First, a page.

Tuesday, May 30, 2023

Historicon Pre-registration Info for Khartoum! The War Game


The Battle of Abu Klea

Historicon will be releasing the Preliminary Events List ("PEL") later this week and I now have the time slots and event sign up numbers for all of my games at this year's Historicon convention.

I will be running the "Khartoum! The War Game" game three times and the Battle of Abu Klea once. With 12 player slots for each Khartoum game and 10 for Abu Klea, that works out to a total of 46 possible player slots that you can fill if you want to sign up for any of these games. I would suggest pre-registering for one (or more) of these games ahead of time to ensure that you will reserve a seat at the table for your game. All three of the games that I hosted at this year's Little Wars convention sold out quickly, so once the pre-registration is open, go for it!

Here are the game times and identification numbers for each game:


T10:242  Khartoum! The War Game at 10:00 AM - 12 players


F10:243  Khartoum! The War Game at 10:00 AM - 12 players

F19:574  Save Gordon! The Battle of Abu Klea at 7:00 PM - 10 players


S14:244  Khartoum! The War Game at 2:00 PM - 12 players

When you preregister for the game, enter the game number (for example, T10:242 for the Thursday game) when you sign up for the game. You are allowed to sign up for multiple games so it is possible for one to play in all four games if you can beat the crowd.

I am looking forward to hosting these games and to meeting all of the well wishers and blog followers who have been following the progress of this game journey over the past 12 months.

Tuesday, May 23, 2023

Visting Guilford Courthouse National Park


This past weekend I was in Raleigh, North Carolina to attend my nephew's wedding. I padded the trip with two extra days so that I could visit several battlefields in the area: Guilford Courthouse and Bentonville. Mapquest indicated that both trips would be approximately 90 minutes of travel, to and fro, but that must have been in Dog Time Years as both trips seemed much much longer. I want to thank Mrs. Fritz for putting up with me on the battlefield tours.

We arrived at the Guildford CH visitors center around 4PM and discovered that the park closed down at 5PM, so we didn't have a whole lot of time to see everything in a patient and measured manner.

My initial impression of the battlefield is that it had way more undulating up and down terrain than I would have imagined. There were some significantly deep ravines between the three lines depth of the American deployment. I had not been aware of this. The second impression was that the ground had more woods than I would have guessed, however, in this case, it is probably due to lots of forest undergrowth and new trees that didn't exist there in 1781.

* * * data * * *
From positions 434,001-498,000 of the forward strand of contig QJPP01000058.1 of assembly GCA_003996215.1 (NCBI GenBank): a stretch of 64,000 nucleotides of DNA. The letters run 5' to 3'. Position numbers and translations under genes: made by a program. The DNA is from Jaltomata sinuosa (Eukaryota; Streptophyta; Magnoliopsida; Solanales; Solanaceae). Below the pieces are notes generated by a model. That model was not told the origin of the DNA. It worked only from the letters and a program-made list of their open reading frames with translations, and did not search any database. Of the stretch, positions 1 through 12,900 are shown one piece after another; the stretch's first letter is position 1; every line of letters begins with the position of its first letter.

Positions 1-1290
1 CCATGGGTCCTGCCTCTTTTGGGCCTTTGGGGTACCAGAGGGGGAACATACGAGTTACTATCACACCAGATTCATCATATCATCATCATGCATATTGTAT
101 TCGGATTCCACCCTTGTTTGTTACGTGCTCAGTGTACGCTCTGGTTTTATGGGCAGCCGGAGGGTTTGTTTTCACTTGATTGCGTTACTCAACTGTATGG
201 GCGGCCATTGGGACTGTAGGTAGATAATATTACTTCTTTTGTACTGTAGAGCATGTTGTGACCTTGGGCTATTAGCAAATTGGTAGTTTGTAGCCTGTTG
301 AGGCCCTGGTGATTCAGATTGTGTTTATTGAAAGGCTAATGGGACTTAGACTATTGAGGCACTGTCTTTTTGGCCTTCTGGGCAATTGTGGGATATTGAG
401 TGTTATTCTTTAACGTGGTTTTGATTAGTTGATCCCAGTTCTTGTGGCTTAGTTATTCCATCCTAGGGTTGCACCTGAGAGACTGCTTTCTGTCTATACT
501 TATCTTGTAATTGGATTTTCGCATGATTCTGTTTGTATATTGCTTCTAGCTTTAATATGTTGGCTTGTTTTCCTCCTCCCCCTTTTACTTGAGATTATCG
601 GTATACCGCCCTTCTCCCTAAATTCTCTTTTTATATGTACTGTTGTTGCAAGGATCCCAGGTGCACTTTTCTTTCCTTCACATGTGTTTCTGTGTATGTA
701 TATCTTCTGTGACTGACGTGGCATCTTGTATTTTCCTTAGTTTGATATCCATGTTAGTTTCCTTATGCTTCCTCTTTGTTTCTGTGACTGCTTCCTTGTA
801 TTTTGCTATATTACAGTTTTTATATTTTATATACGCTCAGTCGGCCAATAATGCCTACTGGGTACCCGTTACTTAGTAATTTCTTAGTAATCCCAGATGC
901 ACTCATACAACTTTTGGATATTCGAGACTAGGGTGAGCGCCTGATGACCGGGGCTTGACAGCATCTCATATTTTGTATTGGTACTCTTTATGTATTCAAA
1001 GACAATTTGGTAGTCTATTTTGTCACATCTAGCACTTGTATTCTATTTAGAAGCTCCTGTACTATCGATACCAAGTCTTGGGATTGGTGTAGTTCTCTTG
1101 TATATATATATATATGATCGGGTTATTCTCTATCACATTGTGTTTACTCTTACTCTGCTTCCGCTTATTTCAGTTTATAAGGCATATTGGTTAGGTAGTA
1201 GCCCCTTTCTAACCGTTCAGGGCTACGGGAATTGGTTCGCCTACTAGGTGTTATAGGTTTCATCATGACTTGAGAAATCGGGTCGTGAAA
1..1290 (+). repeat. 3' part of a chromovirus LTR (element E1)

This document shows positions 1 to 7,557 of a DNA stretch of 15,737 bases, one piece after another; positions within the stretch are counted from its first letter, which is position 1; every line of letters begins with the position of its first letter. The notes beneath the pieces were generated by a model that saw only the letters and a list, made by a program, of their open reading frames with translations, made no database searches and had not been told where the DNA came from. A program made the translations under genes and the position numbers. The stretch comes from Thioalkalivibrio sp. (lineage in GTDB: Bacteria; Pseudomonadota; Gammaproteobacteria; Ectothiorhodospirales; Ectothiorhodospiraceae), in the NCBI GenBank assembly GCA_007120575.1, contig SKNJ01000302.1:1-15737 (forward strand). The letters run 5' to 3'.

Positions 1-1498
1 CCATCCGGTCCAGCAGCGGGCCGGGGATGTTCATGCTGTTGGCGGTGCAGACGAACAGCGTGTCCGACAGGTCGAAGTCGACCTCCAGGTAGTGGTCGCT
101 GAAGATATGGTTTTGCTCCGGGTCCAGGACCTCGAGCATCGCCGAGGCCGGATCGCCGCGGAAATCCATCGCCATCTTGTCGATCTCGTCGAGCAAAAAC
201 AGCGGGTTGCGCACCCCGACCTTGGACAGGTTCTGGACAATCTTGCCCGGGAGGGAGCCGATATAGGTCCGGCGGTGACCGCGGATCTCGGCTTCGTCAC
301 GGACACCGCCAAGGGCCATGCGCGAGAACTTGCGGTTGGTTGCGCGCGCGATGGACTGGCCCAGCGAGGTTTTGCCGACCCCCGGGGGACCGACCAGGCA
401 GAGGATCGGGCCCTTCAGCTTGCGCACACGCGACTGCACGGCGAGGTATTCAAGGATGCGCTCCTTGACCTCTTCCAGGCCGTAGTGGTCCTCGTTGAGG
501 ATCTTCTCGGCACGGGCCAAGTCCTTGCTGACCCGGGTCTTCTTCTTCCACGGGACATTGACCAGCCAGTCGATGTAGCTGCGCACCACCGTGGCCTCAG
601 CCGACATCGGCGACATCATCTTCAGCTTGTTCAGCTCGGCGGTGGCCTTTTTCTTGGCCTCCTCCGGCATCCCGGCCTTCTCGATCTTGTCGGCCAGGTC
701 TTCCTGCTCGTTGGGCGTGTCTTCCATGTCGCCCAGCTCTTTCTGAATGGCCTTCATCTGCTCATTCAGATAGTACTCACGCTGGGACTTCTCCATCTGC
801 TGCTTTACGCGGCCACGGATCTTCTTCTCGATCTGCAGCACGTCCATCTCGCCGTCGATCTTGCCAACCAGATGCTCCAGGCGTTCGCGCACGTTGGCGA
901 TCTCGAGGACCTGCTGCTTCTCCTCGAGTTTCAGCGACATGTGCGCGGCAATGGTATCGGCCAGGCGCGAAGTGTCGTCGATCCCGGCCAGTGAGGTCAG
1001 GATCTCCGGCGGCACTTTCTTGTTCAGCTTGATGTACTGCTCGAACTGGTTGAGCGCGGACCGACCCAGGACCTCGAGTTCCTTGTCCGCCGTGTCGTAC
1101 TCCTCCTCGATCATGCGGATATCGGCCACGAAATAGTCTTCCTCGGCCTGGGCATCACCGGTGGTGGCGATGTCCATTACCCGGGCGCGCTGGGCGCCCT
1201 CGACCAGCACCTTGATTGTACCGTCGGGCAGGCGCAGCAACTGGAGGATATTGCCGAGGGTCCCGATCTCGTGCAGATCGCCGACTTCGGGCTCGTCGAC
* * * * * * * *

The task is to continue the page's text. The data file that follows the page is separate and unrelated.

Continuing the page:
Here are some links to useful web sites that provide the background and history of the battle of Guilford Courthouse:

Guilford CH National Military Park

American Battlefield Trust web site

British Battles Web Site - Guilford CH

The visitors' center offers a 30-minute film to get you oriented, a small collection of real and reproduction artifacts, and a book/gift store. I bought a T-shirt and a couple of books about the battle.

Here are some pictures that I took of the museum inside the visitor's center.

Reproduction American 3-pound cannon in the Visitor's Center.

I am standing next to the 3-pounder to convey an idea of the size of the cannon relative to a person.

Museum's collection of fire arms.

Reproduction uniforms

First American line of defense (North Carolina militia):

An example of some of the battlefield markers and displays.
This one highlighted the first American line of defense.

The second American defensive line (Virginia militia):

This picture and the one above give you a sense of how thick the forest is in 
the area of the second American defensive line. The thinner trees are obviously
new growth that weren't there in March 1781. There would not have been
any leaves on the trees at the time of the battle.

Third (and final) American defensive line (Maryland and Delaware Continental troops):

Trail marker for walking along the Third Line.

Artist's interpretation of how the Guildford Court House might have looked.

Close, wooded terrain along the third American line.

A pair of American 6-pound cannon at their position on the third line.

Looking down the barrel of the cannon after it has been sited and ready for firing.

Proof that Der Alte Fritz was there.

Cannon barrel markings.

American 6-pound cannon. Big carriages with wheels that are as high as my shoulders.

At the end of the line, back to the barracks:

I think that this is part of the Third Line Trail. Stay on the path and avoid the snakes.

Information signs at the park entrance.

Well there you have it - a quick tour of the Guilford Courthouse battlefield park. I wish that I had more than an hour to visit, particularly after a two hour drive from suburban Raleigh, North Carolina. The park is definitely worth the time to visit. There are lots of hiking trails and one would have a better idea of how the battle unfolded by walking the trails rather than making the car drive through the park.